A small proportion of those people responded that availability was the issue. And a large part of the non-internet users polled said that they would never get broadband, even if it was available.

I'm not sure how closely the two stories correlate in every aspect but they're worth comparing.

0
0
Flame

The socialists writing that report lied...

Satellite high-speed internet is available just about everywhere in Rural America. The problem is not availability, the problem is just the cost to a small segment of the population.

The Fascists, Socialists, and Communists are just trying to find a way to take over more private industry.

* GM = Government Motors (transportation)

* Nationalized Health Care (solve the problem of high numbers of people receiving Social Security)

* Nationalized Internet (which will carry everything from audio, video, television, etc.)

0
0
FAIL

Dumb Writer

"But from where we sit, those billions would have far more impact than the inordinate amount of tax dollars spent on unneeded weapons systems designed for outdated modes of warfare."

The Federal Government of the United States is contracted by the Constitution to provide security to the individual States. This means, against Nuclear Powers to foreign Drug Gangs coming over the border from Mexico. When a nuclear bomb or an EMP goes off, all of those old weapons with no electrical circuits in them will fare quite well.

Different threats require different levels of technology. Got to have it all. There is strength in diversity.

0
0

Broadband in the US?

A lot of areas are waiting for decent telephone services and the remote possibility of mobile phone coverage. Thirty years ago there were plenty of homes with no electricity and magneto telephones with party lines with up to 99 parties on the same line Two turns of the handle for the tens digit, one turn for the units digit, three turns for CO (Exchange, or Operator, to the rest of us). Today the situation's better -- but not by much :-(. Out in the sticks in the US has a distinctly third-world feel about it. Other rural America is something like 30 years behind urban America. It's certainly very different from what you see on TV!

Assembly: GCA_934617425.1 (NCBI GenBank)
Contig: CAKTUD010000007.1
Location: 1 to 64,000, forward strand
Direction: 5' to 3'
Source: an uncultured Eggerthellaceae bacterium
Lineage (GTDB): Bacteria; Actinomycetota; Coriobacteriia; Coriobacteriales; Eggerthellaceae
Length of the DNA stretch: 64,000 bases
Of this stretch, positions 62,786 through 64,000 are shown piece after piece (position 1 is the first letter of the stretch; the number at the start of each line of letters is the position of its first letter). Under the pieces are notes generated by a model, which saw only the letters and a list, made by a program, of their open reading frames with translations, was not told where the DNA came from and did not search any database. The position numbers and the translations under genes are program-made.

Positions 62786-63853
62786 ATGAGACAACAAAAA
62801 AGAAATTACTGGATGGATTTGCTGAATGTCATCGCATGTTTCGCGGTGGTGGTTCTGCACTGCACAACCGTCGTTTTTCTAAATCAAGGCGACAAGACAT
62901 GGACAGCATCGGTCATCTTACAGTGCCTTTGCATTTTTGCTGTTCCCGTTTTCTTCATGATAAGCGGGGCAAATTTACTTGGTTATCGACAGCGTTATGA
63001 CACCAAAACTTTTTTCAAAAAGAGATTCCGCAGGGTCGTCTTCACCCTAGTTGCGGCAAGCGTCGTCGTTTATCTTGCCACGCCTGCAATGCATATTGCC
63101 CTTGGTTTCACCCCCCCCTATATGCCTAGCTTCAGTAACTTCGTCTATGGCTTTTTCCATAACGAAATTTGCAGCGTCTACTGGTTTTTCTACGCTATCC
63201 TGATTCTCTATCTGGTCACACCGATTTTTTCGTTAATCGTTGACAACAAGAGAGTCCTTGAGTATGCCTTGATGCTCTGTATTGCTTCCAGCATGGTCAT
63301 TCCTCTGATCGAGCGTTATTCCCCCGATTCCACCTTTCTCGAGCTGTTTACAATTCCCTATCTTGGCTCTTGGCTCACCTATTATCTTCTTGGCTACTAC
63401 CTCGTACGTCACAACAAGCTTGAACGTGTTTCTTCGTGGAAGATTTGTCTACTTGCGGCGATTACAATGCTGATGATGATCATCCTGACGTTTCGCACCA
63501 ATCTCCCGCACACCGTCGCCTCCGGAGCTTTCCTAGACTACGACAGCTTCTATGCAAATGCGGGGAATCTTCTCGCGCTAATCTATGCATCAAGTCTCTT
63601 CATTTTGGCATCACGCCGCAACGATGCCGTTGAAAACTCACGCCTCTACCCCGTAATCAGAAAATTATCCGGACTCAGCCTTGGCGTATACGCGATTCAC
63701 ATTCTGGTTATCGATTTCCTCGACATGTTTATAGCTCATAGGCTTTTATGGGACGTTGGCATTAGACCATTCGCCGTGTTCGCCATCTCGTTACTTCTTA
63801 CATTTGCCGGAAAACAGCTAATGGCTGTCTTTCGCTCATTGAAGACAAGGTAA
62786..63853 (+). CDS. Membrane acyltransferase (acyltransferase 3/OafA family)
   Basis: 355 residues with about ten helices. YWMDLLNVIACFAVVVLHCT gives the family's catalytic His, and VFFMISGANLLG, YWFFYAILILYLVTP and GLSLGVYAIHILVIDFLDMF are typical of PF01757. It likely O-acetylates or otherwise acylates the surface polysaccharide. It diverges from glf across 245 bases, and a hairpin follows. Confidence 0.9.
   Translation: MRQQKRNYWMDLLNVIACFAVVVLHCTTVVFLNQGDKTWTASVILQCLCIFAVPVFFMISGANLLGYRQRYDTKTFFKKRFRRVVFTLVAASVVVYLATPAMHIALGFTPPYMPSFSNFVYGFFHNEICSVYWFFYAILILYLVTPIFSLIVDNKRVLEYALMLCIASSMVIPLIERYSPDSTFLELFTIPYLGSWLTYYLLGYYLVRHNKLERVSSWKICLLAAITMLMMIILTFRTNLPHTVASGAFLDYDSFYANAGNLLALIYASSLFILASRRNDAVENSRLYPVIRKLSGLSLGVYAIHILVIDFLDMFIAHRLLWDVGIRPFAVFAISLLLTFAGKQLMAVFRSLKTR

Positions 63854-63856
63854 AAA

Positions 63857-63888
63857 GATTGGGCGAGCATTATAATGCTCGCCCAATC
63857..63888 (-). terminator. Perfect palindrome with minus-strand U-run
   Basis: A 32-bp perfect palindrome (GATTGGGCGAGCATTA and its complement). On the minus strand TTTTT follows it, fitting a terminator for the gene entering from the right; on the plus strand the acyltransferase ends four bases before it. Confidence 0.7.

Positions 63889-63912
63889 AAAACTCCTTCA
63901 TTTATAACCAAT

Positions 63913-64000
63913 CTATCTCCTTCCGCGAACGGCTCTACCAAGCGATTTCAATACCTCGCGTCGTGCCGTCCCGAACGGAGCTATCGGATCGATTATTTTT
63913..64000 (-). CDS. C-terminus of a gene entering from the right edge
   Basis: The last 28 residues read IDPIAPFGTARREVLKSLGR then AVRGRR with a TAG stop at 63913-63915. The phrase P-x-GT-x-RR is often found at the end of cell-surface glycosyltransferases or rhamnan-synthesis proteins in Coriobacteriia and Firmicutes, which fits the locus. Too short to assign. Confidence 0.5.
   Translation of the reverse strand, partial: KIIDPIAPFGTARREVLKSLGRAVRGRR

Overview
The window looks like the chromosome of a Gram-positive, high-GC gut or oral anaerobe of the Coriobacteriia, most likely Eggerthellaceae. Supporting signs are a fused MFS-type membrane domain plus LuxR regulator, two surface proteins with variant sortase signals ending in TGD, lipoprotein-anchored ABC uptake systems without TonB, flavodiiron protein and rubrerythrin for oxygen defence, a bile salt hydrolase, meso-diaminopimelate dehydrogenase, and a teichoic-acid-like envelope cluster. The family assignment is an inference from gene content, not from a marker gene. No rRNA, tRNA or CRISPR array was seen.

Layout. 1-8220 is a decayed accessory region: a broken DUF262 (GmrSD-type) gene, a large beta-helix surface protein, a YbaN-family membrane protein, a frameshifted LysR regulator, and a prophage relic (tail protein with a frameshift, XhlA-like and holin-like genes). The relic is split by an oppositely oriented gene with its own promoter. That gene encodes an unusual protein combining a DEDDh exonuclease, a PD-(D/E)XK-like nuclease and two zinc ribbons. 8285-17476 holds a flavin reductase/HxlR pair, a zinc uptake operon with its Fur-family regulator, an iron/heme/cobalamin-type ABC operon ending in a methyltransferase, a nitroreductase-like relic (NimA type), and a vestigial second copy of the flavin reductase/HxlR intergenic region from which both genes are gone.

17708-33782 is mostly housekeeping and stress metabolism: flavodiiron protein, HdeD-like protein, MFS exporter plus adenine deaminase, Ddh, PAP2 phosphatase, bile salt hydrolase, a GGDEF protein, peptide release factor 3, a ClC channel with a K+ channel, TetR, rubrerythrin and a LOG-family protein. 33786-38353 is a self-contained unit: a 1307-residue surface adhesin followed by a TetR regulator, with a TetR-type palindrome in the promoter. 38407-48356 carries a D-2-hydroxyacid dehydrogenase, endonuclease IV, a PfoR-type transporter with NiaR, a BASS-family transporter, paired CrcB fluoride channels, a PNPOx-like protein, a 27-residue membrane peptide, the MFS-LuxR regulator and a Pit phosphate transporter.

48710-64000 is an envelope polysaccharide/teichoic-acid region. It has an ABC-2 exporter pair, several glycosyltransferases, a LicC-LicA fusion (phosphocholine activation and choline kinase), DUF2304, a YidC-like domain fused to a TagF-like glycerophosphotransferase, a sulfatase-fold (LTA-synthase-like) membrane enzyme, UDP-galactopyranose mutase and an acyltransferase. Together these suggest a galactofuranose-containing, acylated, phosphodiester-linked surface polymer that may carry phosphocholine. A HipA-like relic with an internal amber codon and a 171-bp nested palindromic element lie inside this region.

0
0
Anonymous Coward

moose

I've heard tell that in Maine 'broadband' is something you hit a moose with - sounds pretty vital to me.

0
0
RW

@ Apocalypse Later

Quoth he: "Pretty much everyone in the US has access to electricity and the telephone, which was brought about without state ownership of the companies providing the services."

You, sir, are a vile historical revisionist. Have you never heard of the REA? The Rural Electrification Administration? Nor have you heard of the dams on the Colorado and Columbia rivers (among others) that generate large amounts of electricity and are most definitely NOT in the private sector?

In a very narrow, technical sense you may be right, but by any reasonable interpretation you are wrong-o.

0
0
Anonymous Coward

@RW @Apocalypse Later

RW, "You, sir, are a vile historical revisionist. ... In a very narrow, technical sense you may be right..."

Sounds like the comment poster struck a cord that really shook RW to the core.

Perhaps that comment poster was not so vile or revisionist.

0
0
Bronze badge

@Apocalypse Later

Um have you not heard of city run utilities. Santa Clara,Sunnyvale Ca run their own power/gas/and cable companies. All are cheaper then private companies.

0
0
Silver badge

@jake: on the nail

saved me the effort of writing it.

And this 'status' crap is for tree-dwelling primates. We need to leave it behind.

0
0

@AC 15:39

No, RW had it right, and just posted before me. The REA was critical in getting rural America electrical service. I'm not so certain that Apocalypse Later is a "vile historical revisionist", but if he isn't, then he is simply grossly ignorant.

-d

0
1
This topic is closed for new posts.